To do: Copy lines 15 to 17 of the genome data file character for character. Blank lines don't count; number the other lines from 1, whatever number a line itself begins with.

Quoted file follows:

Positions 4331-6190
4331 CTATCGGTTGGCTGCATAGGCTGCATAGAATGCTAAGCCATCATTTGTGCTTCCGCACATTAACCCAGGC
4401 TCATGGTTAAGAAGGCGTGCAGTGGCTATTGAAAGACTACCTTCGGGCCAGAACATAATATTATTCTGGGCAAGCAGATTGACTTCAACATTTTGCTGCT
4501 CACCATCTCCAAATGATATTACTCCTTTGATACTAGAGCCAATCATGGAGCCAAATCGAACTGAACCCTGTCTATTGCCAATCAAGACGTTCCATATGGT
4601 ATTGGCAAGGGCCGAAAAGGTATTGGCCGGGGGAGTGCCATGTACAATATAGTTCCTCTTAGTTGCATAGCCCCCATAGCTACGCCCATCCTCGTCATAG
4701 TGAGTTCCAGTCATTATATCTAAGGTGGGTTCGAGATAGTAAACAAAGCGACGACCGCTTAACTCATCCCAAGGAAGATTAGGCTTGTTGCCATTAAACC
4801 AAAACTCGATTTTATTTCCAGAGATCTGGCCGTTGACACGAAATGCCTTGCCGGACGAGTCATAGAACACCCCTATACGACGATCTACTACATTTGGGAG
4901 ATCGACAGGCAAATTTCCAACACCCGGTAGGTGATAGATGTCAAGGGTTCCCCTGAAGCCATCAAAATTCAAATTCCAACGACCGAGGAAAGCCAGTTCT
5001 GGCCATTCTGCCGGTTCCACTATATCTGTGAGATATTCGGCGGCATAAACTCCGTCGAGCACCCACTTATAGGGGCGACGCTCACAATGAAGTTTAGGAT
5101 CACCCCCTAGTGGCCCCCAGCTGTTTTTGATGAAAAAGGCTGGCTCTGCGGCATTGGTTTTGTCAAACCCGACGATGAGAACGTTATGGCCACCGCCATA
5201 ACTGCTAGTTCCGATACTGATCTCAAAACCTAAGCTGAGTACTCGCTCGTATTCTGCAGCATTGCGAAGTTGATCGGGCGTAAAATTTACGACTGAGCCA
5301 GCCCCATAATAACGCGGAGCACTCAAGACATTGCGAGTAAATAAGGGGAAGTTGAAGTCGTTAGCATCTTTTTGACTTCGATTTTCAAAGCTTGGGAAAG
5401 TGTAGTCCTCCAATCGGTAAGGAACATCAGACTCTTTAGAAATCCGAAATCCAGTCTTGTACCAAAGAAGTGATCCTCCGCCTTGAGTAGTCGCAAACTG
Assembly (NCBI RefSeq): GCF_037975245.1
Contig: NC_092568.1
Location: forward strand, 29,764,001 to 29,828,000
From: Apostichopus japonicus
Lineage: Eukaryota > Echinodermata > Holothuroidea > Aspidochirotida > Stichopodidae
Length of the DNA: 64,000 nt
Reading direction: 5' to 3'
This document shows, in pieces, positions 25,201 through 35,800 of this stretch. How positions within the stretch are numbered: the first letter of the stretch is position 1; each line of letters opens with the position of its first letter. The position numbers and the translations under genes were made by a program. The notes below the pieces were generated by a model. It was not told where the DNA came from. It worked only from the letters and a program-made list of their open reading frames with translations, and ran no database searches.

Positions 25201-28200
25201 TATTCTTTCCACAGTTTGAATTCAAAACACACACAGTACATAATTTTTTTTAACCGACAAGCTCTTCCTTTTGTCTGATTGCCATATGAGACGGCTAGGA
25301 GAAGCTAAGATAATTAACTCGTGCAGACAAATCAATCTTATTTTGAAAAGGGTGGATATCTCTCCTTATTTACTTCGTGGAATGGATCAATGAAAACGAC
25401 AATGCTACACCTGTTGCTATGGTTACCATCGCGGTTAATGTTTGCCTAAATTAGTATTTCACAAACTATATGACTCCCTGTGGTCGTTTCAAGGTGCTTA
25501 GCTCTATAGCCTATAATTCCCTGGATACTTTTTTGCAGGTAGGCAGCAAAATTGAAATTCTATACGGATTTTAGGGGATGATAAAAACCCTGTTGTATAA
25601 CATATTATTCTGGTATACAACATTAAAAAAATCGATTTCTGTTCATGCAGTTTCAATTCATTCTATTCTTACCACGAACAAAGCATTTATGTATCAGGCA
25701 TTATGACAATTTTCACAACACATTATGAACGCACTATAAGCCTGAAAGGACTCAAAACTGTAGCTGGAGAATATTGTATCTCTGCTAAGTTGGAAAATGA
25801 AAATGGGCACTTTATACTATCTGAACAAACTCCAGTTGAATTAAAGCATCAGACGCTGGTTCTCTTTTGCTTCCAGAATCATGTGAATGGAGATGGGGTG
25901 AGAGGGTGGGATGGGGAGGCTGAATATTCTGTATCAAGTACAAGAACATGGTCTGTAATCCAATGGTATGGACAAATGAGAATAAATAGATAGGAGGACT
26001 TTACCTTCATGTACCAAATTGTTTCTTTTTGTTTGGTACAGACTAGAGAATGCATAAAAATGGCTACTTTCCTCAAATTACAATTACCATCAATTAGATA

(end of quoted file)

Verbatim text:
Contig: NC_092568.1
Location: forward strand, 29,764,001 to 29,828,000
From: Apostichopus japonicus